At the begining of the project an anonymous online questionnaire containing more than 40 questions about demographics, occupational capacity and reproducability related queries was circulated in order to collect feedback from the project participants regarding the state of reproducability in their day to day experiences.
The questionnaire contained questions asking about their level of working experience, familiarity with source control systems, backup and restore procedures used to safekeep their work, their coding experience, operating systems in use, familiarity with virtual machines, familiarity with existing reproducability frameworks, their participation and involvement in reproducing other papers or being asked for help reproducing their own work.
We received 39 filled in responses over a period of a couple of months. A quick overview of the demographics revelaed that 80% of the responders were male and 18% female. Age of the participants was rougly split in the 25-30, 31-35, 35-40 and 41-45 age groups. One third of the responders were doing science for 4-8 years, another third for 9-15 and the final third for more than 15 years. Almost half of them were research fellows and close to 20% were professors.
Version control usage
56% of the responders were actively using a source code repository to store their work. The most popular source code control software used was git followed by svn. On the matter of safekeeping of their work, 62% responded that they keep their own personal backups on external hard disks, 46% said they used free online services to store their backups, while another 41% said that they trust the backups already offered by their institution.
Survey responders attempting to reproduce other papers
On the part of the questionnaire regarding reproducability, more than 80% reponded that they have recreated work described in another paper. 62% did so because the methods used there were interesting enough and they wanted to know more about them, 60% becasue they wanted to extend the work presented there and produce further results, while 33% did so becasue the results presented there were suspicious and wanted to verify the validity of them.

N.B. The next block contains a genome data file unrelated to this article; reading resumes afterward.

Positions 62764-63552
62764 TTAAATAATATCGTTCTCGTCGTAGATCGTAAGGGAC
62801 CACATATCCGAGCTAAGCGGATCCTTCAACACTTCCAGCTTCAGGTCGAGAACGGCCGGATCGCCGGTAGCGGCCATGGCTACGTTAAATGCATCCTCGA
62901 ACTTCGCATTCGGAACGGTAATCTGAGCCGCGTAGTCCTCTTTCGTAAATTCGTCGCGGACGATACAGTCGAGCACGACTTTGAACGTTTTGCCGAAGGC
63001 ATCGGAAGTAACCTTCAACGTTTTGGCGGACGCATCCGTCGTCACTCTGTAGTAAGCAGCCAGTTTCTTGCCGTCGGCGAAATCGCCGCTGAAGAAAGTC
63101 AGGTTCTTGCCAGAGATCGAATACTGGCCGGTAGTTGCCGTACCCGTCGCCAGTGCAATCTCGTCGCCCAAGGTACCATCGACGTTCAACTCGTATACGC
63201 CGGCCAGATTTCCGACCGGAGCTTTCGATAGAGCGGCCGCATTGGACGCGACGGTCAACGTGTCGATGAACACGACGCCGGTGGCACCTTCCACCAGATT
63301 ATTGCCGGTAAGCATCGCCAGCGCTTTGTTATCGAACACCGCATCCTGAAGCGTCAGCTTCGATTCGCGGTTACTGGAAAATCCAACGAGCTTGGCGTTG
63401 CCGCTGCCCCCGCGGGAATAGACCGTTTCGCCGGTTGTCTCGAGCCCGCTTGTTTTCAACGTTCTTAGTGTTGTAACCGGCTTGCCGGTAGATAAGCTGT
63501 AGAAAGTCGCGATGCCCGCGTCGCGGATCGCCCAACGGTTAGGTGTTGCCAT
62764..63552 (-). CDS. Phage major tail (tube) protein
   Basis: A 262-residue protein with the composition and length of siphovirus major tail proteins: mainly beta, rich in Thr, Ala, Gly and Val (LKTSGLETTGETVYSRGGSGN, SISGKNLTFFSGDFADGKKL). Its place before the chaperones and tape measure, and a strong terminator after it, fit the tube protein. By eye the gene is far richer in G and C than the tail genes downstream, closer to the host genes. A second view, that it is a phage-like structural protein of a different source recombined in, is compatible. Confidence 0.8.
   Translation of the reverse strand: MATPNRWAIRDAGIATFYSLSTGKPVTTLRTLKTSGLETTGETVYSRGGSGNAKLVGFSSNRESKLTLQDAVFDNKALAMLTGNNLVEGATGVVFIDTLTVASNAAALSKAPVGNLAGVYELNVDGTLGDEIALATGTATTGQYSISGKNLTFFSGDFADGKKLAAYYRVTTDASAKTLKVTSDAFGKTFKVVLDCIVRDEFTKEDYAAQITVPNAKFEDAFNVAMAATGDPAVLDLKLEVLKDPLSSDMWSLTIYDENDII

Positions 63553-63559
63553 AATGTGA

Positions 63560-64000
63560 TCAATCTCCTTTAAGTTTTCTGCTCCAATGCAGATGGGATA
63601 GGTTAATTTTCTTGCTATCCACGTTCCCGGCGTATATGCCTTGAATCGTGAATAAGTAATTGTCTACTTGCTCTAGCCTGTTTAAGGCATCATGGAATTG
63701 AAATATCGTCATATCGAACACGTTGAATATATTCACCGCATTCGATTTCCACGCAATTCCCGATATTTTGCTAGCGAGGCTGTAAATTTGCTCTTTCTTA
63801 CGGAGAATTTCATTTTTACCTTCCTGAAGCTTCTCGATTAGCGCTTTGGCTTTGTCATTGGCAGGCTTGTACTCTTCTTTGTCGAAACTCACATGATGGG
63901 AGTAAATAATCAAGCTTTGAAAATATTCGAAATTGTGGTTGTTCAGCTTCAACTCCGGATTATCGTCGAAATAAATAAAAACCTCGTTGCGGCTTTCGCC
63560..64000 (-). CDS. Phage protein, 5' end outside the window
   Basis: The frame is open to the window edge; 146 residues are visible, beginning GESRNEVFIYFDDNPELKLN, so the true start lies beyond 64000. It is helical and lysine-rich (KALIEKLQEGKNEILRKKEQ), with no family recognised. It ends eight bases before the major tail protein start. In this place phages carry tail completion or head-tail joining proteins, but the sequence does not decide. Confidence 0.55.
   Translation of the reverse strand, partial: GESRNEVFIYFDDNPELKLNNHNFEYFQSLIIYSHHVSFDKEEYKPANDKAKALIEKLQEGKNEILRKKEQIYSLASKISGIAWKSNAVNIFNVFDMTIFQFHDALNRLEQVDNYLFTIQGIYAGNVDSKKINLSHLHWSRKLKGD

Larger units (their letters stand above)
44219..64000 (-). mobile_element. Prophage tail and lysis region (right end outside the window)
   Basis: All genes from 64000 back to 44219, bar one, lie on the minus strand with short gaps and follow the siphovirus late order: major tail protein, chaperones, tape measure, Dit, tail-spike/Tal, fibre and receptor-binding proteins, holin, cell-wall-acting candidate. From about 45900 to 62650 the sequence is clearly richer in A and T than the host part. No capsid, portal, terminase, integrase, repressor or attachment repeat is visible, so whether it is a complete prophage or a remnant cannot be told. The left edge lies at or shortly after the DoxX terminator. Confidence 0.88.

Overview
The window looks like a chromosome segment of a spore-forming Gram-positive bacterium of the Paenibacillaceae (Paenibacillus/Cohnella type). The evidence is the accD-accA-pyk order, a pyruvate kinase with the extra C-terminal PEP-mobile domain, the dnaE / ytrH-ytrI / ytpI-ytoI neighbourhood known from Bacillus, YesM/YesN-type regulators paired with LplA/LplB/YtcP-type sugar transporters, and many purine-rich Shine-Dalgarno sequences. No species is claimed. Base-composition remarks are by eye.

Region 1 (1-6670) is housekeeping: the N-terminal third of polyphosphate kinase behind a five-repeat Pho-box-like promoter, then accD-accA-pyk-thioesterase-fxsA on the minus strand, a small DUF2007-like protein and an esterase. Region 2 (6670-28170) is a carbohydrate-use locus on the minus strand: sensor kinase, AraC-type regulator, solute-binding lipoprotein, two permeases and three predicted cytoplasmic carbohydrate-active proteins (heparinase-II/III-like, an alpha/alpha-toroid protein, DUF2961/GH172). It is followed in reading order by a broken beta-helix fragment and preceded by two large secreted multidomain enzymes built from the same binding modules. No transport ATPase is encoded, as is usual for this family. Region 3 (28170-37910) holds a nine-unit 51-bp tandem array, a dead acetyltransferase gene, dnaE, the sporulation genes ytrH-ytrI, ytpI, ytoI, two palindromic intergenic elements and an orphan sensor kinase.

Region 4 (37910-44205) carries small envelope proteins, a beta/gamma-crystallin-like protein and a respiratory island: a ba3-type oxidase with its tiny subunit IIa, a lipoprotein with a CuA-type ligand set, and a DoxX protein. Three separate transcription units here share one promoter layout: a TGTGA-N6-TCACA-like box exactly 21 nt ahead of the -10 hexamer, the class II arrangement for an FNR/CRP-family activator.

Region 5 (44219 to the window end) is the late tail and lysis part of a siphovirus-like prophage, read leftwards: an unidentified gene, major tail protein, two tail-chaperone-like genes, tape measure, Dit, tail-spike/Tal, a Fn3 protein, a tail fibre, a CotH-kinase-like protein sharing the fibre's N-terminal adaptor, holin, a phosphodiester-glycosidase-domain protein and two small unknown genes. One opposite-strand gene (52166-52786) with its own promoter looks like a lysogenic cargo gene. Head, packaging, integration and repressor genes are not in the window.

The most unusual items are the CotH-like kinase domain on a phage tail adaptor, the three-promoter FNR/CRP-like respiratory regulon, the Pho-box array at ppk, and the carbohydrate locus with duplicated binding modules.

These reproducability attempts were performed to 1-5 papers (for 70% of the responders), 6-15 papers (for 20%) and for more than 15 papers for the remaining 10% of the participants. For each reproduced paper, 73% claimed that they would do anything in their power to recreate another paper if it was important to their work, whereas 15% claimed that they would spend up to 2-3 days trying to recreate it. 10% claimed that they were willing to spend up to 1 week trying to get succesful results.
97% would first ask for assistance from colleagues in their attempts to recreate other papers, while 60% would directly contact the original author/s asking for clarifications. From the participants that actually contacted the original authors, 68% mentioned that the author was helpfull in assisting, 21% claimed that the author’s reply was ambiguous and not clear enough, while 5\% said that they never heard back from the original author.
Survey responders asked for assistance in reproducing their own papers
51% of the participants claimed that they were contacted for help in recreating their own work. 43% of them once only, and 24% of them more than 10 separate times. 20% of those contacted refused to reply. From the ones that replied, 47% spend only a few hours assisting, while another 43% had communications that lasted several weeks until the issue was resolved. From the participants that failed to respond to the queries for help, 60% mentioned that the requests was very trivial, 40% mentioned that they were lacking free time at the time of the request, while other responders mentioned that the requests were not clear, or insulting in nature or that the work was partly covered by copyright or of confidential nature.
37% of the responders said that they were willing to spend up to a couple of extra days to make sure that their work is reproducable, 24% that they were willing to spend up to a few hours only, while 26% allocate up to one week. The majority of the responders (78%) said that they would like to have a reproducability workflow embedded in their work, and only 10% claimed otherwise. Smaller percentages said that it depends on the nature or the complexity of the paper.
Of the people that wanted to make their work reproducable, 54% attempted to provide a reproducablity workflow of their own. The remaining 46% attempted to find online an already established reproducibility workflow. 56% of those that looked online were not able to find a clear and easy to follow reproducability workflow. From the 44% of actively searched online for solutions, 46% ended up just being a little more descriptive in the explanations provided in their paper, 25% ended up asking other colleagues what they use in order to provide reproducibility in their papers, while 21% of them gave up while ot being able to find anything actionable.
From the reproducability survey we concluded that Reproducability is a desirable trait in a scientific paper, although the process to do so is not clearly defined. It seems that authors realize the importance of reproducability but given the difficulty finding easy ways to do so and the limited amount of time they devote on doing so, often leads them in droping that feature from their papers.